A correspondent for The Economist gets into Hama, Syria's fourth-largest city, where protesters have maintained a large and loud presence despite military pressure.
This despatch was written before last night's raids by security forces.
The city of Hama is both defiant and fearful. Boys with wooden sticks man makeshift checkpoints. Burned-out government cars, rubbish bins, gates, piles of bricks to street-lamps unscrewed at the base and carefully laid across the road have been used to create blockades to prevent the security forces from re-entering the city. Even satellite dishes, with the name of Al-Dounia, a pro-regime channel, scribbled over with Al-Jazeera, have been used. The streets are eerily quiet; shop shutters are locked and the roads are almost empty of cars. No sign of the Assad regime remains. Pictures of the president, Bashar Assad, have been torn down and a plinth where a statue of his father, Hafez, once towers stands empty. Outside the city, the government's forces wait.
A week ago the government tried re-take the city. In response, residents say, neighbourhoods organised overnight. At least 24 people have been killed in Hama and 500 arrested since the unrest began, but security forces have not been able to enter the main areas of the city of 800,000. The city, the fourth largest in Syria, has been galvanized by its size and by its history. Everyone knows each other and word travels quickly. Everyone has a relative who died in 1982 when Hafez Assad, the former president, killed tens of thousands in an effort to quash an Islamist uprising. Everyone knows someone who lost a son, husband or father on June 3rd, a date now similarly etched on the city's memory, when over 70 people were shot dead. They have been able to organise quickly and effectively.
During the day, the checkpoints are manned by five or six sleepy men or children, perched on concrete steps or lolling on mats in the sweltering heat of the day. At night at least 15 men keep a careful watch. Rich locals bring them food and water. The barriers would be no obstacle to a serious military assault but the government has hesitated so far. Cries of "Allahu Akbar" rang out when security forces approached on Thursday night, almost drowning out the gunfire. The security forces backed off but two men were killed.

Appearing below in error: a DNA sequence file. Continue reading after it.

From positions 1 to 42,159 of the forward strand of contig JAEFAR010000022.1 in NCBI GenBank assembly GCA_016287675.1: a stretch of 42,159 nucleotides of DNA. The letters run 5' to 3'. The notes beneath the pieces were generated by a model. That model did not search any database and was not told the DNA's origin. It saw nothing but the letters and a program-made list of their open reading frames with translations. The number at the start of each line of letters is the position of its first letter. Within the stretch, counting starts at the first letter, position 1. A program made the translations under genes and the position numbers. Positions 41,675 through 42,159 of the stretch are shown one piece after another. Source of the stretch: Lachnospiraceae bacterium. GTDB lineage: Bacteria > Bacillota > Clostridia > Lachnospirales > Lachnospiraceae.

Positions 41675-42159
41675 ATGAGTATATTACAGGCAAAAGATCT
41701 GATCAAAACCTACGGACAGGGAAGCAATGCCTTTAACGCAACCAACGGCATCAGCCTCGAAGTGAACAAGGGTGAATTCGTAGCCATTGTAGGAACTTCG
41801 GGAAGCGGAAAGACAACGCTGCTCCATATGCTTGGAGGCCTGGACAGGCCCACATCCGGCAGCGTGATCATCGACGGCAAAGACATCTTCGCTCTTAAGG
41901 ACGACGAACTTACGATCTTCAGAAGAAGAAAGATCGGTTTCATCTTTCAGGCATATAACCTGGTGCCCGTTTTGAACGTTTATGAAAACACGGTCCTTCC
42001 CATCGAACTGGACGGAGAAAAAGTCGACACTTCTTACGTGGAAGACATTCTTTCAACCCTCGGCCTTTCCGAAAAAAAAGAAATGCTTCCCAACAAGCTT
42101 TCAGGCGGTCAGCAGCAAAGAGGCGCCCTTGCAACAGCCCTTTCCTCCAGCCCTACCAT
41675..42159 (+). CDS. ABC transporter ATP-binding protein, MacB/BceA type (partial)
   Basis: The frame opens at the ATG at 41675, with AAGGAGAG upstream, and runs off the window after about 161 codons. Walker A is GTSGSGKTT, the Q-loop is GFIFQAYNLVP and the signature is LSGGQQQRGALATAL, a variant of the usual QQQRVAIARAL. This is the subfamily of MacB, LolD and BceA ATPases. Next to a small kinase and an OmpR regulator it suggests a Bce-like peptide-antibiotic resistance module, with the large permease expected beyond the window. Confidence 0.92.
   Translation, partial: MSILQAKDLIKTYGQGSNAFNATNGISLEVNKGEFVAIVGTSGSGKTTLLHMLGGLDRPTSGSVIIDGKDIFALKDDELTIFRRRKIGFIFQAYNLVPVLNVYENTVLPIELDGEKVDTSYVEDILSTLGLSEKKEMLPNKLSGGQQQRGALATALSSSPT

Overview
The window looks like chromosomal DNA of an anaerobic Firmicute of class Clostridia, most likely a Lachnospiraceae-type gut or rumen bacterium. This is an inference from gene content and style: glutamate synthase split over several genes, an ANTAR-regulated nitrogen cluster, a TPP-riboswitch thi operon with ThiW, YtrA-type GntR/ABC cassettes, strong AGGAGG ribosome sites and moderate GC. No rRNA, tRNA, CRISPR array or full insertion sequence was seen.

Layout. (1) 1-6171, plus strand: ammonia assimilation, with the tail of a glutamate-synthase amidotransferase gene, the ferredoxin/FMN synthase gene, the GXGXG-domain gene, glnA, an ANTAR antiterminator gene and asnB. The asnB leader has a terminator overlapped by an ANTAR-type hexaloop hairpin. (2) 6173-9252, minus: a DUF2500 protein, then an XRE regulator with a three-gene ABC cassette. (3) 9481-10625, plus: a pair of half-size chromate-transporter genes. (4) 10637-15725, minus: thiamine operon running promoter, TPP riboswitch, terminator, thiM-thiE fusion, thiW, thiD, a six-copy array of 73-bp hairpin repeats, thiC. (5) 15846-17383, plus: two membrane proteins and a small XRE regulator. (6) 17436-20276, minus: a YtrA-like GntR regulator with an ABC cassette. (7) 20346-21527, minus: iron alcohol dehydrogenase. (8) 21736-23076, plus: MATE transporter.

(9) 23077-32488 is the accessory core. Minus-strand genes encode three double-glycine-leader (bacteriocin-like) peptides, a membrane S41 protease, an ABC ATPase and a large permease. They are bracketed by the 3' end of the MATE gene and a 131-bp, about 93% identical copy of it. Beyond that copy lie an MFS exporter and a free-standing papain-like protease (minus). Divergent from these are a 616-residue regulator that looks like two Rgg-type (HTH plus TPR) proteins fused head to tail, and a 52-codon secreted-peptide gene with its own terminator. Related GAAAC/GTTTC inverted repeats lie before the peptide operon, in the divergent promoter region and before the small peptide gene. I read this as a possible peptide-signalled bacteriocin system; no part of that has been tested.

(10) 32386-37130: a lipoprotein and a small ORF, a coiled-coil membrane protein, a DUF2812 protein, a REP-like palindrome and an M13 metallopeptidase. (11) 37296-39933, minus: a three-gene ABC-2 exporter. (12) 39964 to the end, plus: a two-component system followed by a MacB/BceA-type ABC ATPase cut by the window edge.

Most predicted bloodshed on Friday after almost four weeks of defiance. Tanks and security forces assembled outside the city. Mohamed Mofleh, the head of military security who had been removed at residents' request after the violence of early June, had been reinstated. But a visit by Robert Ford, the American ambassador, gave those demonstrating heart.
On Friday, checkpoints were removed to encourage protesters to enter the city centre. The call to prayer rang out and the city burst into life. On every street, people marched waving olive branches and pink roses. They poured into Aasi Square, where a banner fluttered, emblazoned with the words, "Long live free Syria! Down with Bashar al-Assd!" Two vans parked in the middle of the square functioned as a makeshift podium from which men led the cries: "The people want to topple the regime!"; "No to dialogue! No to Bashar!" The crowd of thousands repeated the chants back. A Syrian flag, three kilometres long, was paraded up and down the road. Another van drove around distributing free water to thirsty protesters. Men hung off the balconies and rooftops of surrounding buildings, some filming with mobile phones. Fewer women ventured out this week; some were too scared, others had been sent out of the city with their children. But a small group in black abeyas shouted and waved olive branches from the corner of the square.
In the evening the checkpoints reappeared. Drivers had to show their identity cards. But unlike government checkpoints, the boys in charge apologised for having to carry out the checks. At one they offered sweets and a squirt of perfume when they waved people through.
No-one was killed in Hama on Friday but 14 people died elsewhere in Syria. The city remains tense as another week of defiance dawns.